You can’t help but think of that legendary April 1968 Esquire cover that featured a full-body shot of an in-his-prime Muhammad Ali (the subject of public hatreds of a completely different kind), his body punctured with arrows a la St. Sebastian, patron saint of athletes. But the Tiger debacle has other dimensions. There’s been more than one kind of character assassination going on.
The waitresses union (if there is one) should sue for defamation of character; as the list of Tiger’s conquests has grown, we’ve come to hear their occupations in the service and leisure industries spoken of and written about in sordid, unflattering light.
Robin Givhan of The Washington Post got it right on Sunday: “[T]he way in which jobs such as waitress and model have been tossed about in the Woods story, with a kind of wink and a nod, one would think there is something inherently tawdry about carting pancakes or martinis around on a tray.”
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One of the underexplored aspects of this rolling tragedy has been the reaction of black Americans, notably black women. For blacks, Tiger’s predicament has generated a barely submerged schadenfreude, a sense of serves-you-right-to-suffer that’s animated by the persistent sense of racial betrayal.
On Dec. 6, the New York Daily News explored the issue in a story that laid bare the hurt, and the willingness within the community to pile on.
On the nationally syndicated Tom Joyner radio show, Woods was the butt of jokes all week.◊ ◊ ◊
"Thankfully, Tiger, you didn't marry a black woman. Because if a sister caught you running around with a bunch of white hoochie-mamas," one parody suggests in song, she would have castrated him.
"The Grinch's Theme Song" didn't stop there: "The question everyone in America wants to ask you is, how many white women does one brother waaant?" …
On the one hand, Ebonie Johnson Cooper doesn't care that Tiger Woods' wife and alleged mistresses are white because Woods is "quote-unquote not really black."
"But at the same time we still see him as a black man with a white woman, and it makes a difference," said Johnson Cooper, a 26-year-old African-American from New York City. "There's just this preservation thing we have among one another. We like to see each other with each other."
Black women have long felt slighted by the tendency of famous black men to pair with white women, and many have a list of current transgressors at the ready.
"We've discussed this for years among black women," said Denene Millner, author of several books on black relationships. "Why is it when they get to this level ... they tend to go directly for the nearest blonde?"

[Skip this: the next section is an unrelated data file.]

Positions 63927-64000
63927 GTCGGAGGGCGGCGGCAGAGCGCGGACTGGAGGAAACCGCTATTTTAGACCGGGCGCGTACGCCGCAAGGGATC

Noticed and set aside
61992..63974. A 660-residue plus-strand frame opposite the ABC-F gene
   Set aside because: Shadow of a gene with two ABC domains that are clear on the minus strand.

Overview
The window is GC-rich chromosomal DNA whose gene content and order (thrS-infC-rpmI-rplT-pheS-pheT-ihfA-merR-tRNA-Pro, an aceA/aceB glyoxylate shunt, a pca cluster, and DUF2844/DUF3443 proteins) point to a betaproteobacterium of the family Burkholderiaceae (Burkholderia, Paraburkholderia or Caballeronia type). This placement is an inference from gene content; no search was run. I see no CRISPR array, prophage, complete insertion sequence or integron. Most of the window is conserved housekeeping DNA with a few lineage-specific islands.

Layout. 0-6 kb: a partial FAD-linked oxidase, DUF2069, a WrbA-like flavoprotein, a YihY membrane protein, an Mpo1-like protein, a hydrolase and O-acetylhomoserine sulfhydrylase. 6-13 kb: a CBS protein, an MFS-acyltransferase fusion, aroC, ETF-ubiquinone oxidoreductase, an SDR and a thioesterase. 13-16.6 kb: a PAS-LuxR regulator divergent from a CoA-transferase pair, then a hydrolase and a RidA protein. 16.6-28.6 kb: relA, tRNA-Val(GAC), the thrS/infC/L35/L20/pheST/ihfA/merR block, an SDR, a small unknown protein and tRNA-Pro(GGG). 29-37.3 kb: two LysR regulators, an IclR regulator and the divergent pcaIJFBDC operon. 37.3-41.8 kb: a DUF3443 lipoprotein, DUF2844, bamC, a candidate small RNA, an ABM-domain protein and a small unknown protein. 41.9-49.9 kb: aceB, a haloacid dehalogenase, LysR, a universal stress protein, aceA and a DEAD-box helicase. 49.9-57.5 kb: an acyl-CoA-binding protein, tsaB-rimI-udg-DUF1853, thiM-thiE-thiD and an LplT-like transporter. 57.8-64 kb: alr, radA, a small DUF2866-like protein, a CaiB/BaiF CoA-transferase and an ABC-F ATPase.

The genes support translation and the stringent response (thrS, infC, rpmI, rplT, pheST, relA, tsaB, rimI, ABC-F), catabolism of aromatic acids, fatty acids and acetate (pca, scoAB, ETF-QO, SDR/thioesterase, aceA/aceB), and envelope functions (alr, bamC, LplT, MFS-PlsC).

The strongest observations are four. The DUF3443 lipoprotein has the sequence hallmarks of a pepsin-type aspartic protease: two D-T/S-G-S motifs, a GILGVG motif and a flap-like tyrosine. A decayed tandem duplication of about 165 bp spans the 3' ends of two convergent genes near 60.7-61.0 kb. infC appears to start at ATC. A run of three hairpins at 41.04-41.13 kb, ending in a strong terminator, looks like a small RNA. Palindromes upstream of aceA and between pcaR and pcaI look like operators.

Left unexplored in these ad hominem broadsides is any discussion of the broader social damages of Tiger’s civil transgressions, not just those ostensibly racial ones. The impact of the violation of his marital vows isn’t even discussed; the only unacceptable line Tiger’s crossed in their eyes is a racial one. Curiously, there’s no mention of the signal his marital infidelity sends to generations to young and impressionable Americans across the racial spectrum.
There’s a sense of possessiveness in these comments that suggests Tiger, and by extension all black people, are necessarily bound by the racial tradition of marrying within the race. There’s a dismissal here of Tiger’s civil responsibility as husband and father that’s all the more curious, given black America’s historically proven reverence for the traditions of marriage in general. Where’s the outrage about that?
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If Tiger is in fact hunkering down with the attorneys and the Cheerios, he's certainly planning how to dampen the trajectory of a scandal achieving a life of its own. But for the rest of us, the Tiger in the wild has been an inviting target. Sometimes too inviting.
For every label you can throw at him, justified and otherwise — philanderer, cheat, womanizer, racial traitor, ethical apostate, self-centered athlete for the ages — there’s another one available. And the willingness or unwillingness to apply it says as much about us as it says about him: the label of human being.
Image credit: Esquire April 1968 cover: Esquire Magazine. Tiger: Public domain.